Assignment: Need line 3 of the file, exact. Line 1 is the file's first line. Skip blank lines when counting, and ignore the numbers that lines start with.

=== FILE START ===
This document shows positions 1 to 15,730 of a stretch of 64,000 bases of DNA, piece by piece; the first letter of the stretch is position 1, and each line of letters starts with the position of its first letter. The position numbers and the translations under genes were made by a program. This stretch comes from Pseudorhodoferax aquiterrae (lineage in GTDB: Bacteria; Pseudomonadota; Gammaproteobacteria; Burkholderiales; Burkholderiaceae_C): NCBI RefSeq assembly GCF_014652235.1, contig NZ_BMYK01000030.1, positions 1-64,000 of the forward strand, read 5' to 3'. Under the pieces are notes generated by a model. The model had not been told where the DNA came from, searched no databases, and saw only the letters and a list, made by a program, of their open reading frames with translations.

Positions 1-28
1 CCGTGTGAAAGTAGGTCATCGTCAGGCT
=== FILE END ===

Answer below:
1 CCGTGTGAAAGTAGGTCATCGTCAGGCT